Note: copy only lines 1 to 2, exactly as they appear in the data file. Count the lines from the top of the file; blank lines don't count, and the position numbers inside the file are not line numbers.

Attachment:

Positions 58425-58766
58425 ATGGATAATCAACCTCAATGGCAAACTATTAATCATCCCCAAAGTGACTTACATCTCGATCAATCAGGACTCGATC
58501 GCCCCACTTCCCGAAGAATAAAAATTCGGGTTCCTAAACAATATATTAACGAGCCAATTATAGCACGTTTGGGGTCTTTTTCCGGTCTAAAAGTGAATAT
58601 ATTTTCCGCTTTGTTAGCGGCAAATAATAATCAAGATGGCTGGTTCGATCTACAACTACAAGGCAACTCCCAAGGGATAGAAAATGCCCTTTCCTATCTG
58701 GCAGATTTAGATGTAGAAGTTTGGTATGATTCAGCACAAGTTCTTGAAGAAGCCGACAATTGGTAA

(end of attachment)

Positions 58425-58766
58425 ATGGATAATCAACCTCAATGGCAAACTATTAATCATCCCCAAAGTGACTTACATCTCGATCAATCAGGACTCGATC